"It implies an attempt to cross a border — between languages, between people who speak the same tongue, between different times, media, nations and cultures. We often say things are lost in translation, but things are gained too: each new context adheres to the text, idea or person, adding the grit of new meanings and associations ... In a moment when isolation, nationalism and even xenophobia are on the rise across the globe, what place does translation — or, indeed, any attempt to communicate — hold today?," Foradas writes in the opening paragraphs of the guide to the group show.

The exhibition, Foradas said during the tour, takes its name from an essay by the poet Kwame Dawes, about a discussion by a group of translators bemoaning what is lost during the translation of poetry, from Russian to English and the like.

"[One translator] says to the assembled group of people, 'How would you feel if you were always kissing through a curtain?' and someone says, 'Better than not kissing at all,'" Foradas said. "I was interested in the idea of mediated contact as essentially the space that translation occupies."

The work of Jessica Vaughn, she said, exemplifies that idea of "mediated contact." Vaughn's series, "After Willis #11," uses decommissioned subway seats from the Chicago Transit Authority to connect the "strange intimacy of public transportation to impersonality and reproducibility of the seats on which people sit."

"For example, the red line — if you ride from one end to the other — starts in the very white, fairly wealthy north side of the city, goes through downtown, and then, you can watch it getting increasingly less white and increasingly more filled with people of color, as you move further south in the city," Foradas said. "And oftentimes, the train car is the only place where people [from all of those neighborhoods] might share that space, even if it's not at the same time.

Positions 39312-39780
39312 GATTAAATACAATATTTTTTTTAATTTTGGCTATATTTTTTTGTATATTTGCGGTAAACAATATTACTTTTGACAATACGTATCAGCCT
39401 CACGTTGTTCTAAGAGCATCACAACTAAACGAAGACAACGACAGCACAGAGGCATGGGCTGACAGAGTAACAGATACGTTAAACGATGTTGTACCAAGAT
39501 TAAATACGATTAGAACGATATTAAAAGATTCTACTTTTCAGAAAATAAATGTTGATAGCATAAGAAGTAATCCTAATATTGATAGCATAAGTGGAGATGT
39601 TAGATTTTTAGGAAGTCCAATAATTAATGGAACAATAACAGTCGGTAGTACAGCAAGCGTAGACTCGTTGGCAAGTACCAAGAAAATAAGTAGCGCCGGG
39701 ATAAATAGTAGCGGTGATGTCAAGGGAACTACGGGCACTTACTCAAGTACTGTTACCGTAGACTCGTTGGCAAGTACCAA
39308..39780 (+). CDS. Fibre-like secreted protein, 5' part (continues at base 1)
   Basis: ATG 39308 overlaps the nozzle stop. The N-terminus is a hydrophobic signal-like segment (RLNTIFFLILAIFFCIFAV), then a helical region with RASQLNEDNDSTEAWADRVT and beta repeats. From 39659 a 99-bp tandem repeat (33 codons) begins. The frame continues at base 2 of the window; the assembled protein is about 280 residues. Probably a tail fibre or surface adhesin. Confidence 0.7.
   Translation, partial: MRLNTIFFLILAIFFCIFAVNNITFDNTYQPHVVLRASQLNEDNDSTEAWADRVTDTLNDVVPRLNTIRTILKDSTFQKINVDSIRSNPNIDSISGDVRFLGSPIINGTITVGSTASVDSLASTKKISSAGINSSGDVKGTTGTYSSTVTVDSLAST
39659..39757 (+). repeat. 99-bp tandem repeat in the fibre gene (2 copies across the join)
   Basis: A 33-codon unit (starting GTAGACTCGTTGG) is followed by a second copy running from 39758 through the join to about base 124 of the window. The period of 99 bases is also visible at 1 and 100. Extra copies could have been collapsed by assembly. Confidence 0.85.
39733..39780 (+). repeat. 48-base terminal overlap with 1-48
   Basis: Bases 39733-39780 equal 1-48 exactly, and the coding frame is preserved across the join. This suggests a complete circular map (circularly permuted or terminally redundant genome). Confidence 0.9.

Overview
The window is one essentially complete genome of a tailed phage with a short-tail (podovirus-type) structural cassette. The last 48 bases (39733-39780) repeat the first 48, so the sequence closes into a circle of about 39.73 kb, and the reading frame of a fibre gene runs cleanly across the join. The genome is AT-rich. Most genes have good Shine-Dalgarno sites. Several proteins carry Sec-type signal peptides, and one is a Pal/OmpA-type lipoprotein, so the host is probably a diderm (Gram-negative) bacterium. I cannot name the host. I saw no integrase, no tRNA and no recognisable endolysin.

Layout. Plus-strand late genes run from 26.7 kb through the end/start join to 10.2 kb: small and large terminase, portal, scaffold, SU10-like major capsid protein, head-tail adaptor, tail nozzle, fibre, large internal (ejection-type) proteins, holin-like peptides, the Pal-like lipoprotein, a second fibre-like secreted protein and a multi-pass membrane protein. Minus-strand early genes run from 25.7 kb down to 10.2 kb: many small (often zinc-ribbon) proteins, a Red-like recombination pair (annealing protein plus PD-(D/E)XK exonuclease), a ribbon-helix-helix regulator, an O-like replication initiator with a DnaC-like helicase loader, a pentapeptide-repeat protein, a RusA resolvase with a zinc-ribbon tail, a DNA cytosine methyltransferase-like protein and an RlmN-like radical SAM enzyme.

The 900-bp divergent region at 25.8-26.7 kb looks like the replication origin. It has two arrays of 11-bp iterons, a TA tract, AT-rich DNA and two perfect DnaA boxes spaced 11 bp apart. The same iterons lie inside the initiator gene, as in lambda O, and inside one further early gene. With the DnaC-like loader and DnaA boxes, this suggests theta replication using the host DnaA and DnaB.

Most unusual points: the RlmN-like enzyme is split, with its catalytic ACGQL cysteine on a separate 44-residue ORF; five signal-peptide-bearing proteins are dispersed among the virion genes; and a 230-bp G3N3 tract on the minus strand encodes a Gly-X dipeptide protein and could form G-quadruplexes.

"Jessica's work is really interesting. She thinks a lot about how the materials, which systems use and which inhabit the systems, are sort of a power that structure how our interactions with one another can be used to make those systems invisible."

Kim Faler's suspended sculptures in her installation, "Double Bubble," are based on chewed wads of gum. Suspended at the eye-level of an adult, the large-scale sculptures are rendered in iron, brass, glass, gypsum and wax.

"As I was thinking about the exhibition, her art came immediately to mind because she is so interested in what a shifting in material or scale or context can do to a familiar form, and the way that it can make it visible by making it strange," Foradas said of the North Adams-based artist. "She's thinking about the sort of unconscious forms that we make with our mouths as we're chewing gum. She's been very interested in manifestations of anxiety in the last few years. And in the way that we might translate that [anxiety] and make it more visible, give it space and acknowledge it consciously."

Other installations explore: how memories are transmitted from person to person; how words and phrases — with synonymous meanings — have disparate political and ideological associations; the relationships between the "master" and "slave" roles in electronics; how we translate sound and dialogue with closed captioning and more.

Features Editor

Jennifer Huberdeau is The Eagle's features editor. Prior to The Eagle, she worked at The North Adams Transcript. She is a 2021 Rabkin Award Winner, 2020 New England First Amendment Institute Fellow and a 2010 BCBS Health Care Fellow.